I very much enjoyed this, and think the basics seem pretty smart:
You need to declutter your whole home all at once (although the author gives you sixI very much enjoyed this, and think the basics seem pretty smart:
You need to declutter your whole home all at once (although the author gives you six months to do so), before you can organize anything properly, since otherwise you don't know how much stuff you need to organize.
You declutter by grouping all like items and handling them all, not by doing a room at a time.
Also, you keep items based on the joy that they give you, rather than any sense of emotional obligation. It would seem a fairly liberating approach, since you can face the emotions of guilt or indecision but also, given her advice, move past those emotions and thank the item for the purpose it has served, but move on. This was not a new concept to me (I don't know where I read of it first), but it seems to me the only way to organize.
Some of the details are strategies I already use and know to be correct, too. For instance, storing things vertically definitely makes retrieving items easier and allows one to fit more in a drawer.
Of course, there are definitely quirks to the book. The imbuing of objects and homes with personalities (not explained until the end of the book) is certainly strange to this Western gal's eyes, although not unfamiliar given my interest in Japanese culture.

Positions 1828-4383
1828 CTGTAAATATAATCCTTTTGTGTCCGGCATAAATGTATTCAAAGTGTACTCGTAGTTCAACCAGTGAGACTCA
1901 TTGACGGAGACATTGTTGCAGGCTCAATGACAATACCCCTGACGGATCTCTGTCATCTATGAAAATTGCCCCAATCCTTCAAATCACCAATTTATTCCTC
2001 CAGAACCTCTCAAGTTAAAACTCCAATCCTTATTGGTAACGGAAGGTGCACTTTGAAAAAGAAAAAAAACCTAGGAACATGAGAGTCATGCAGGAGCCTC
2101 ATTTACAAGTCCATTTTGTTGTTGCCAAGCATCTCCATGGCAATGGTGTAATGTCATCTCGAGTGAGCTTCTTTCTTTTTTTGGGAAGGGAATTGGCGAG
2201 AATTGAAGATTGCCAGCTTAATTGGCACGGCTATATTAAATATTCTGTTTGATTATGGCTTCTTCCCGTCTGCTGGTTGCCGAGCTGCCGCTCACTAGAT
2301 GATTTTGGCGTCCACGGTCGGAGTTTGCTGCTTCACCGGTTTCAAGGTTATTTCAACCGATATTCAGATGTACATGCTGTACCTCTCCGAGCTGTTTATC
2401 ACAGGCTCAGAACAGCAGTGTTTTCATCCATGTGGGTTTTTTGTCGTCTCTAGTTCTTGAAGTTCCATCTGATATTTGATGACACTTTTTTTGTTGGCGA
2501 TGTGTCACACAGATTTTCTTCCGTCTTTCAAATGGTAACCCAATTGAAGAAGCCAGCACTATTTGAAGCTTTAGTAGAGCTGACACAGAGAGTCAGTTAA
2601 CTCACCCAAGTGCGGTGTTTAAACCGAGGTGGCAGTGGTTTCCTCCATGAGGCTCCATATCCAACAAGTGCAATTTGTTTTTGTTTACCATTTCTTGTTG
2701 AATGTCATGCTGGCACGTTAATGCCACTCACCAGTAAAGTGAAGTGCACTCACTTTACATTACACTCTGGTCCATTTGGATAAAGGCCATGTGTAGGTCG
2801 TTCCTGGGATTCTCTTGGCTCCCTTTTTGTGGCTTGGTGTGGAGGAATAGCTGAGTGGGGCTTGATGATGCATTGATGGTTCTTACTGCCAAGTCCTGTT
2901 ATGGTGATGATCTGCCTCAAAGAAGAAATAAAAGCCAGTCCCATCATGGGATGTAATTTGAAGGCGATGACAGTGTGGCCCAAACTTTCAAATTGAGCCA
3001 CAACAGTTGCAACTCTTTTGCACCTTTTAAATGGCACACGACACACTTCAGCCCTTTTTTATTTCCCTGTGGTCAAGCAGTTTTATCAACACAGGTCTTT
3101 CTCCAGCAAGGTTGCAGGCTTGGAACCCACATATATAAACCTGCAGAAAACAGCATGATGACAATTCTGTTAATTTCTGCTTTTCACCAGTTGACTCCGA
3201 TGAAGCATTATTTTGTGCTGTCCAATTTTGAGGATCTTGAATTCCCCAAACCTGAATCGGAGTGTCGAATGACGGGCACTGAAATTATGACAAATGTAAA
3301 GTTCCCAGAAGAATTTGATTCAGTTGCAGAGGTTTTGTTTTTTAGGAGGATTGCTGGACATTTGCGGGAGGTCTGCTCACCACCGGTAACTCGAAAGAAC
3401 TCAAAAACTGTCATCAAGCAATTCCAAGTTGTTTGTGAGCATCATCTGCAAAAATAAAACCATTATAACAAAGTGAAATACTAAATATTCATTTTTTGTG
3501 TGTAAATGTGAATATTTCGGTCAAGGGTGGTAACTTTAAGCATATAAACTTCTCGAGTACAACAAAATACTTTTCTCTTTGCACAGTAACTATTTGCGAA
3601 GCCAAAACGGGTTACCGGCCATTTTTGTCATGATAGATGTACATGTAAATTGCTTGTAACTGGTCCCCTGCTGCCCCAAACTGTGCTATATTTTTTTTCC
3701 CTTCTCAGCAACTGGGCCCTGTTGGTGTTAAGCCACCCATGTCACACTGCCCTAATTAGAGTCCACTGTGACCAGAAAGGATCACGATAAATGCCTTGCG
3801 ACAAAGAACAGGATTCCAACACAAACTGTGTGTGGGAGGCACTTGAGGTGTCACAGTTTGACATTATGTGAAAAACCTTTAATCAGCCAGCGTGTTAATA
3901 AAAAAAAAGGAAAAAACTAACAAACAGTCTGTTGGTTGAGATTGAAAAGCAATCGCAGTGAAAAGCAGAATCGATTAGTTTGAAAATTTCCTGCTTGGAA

Additionally, I wish the book could have addressed more about how to deal with decluttering in a family. The author essentially says to declutter your own stuff, and then you'll just deal with the rest of your family, but that's not how most households work.
Finally, there's such an emphasis on getting things out of the home, but I wish there was more discussion on how to donate or sell belongings.
Ultimately, this was a fun quick weekend read, and something I definitely want to try, but I'm certainly not taking every method without a grain of salt....more
This book, as part of a series of short apologetic texts, is an interesting discussion (and refutation) of many claims that have been made about JesusThis book, as part of a series of short apologetic texts, is an interesting discussion (and refutation) of many claims that have been made about Jesus over time. Sproul is delightfully subtle while maintaining clarity in his refutations, pointing towards a Jesus thoroughly derived from the Bible, and nowhere else. I feel that the title is misleading, however. A non-Christian wanting a basic background of Jesus will not get one, and I don't feel that the arguments are so overwhelmingly good that they will convince a non-Christian, although they provide a neat framework and food for thought for Christians....more
I loved the subject matter of this book, at least the subject seemed like it would be in my mind. I would love to hear thoughts of the Amish on many aI loved the subject matter of this book, at least the subject seemed like it would be in my mind. I would love to hear thoughts of the Amish on many and the way we treat it in our culture. That is what I felt was the strong point of this book: the interviews with many Amish, which are unfortunately brief and dicey.
Instead, apart from those interviews, this book was a popcorn-light read, with "ideas" (all of which were incredibly obvious to me, admittedly someone incredibly interested in frugality and saving) for surviving a recession. These include buying secondhand, bartering, etc.
And that is why this book falls flat. In her attempts to adapt Amish wisdom to "modern living," she removes the core of what holds that wisdom together. Repeatedly the author says, "oh, you and I would never do x like the Amish." Instead, it becomes ways to briefly cut back in time for a recession, and then go on to spending like crazy afterward. I felt this did a disservice to those she interviewed and the subject matter as a whole....more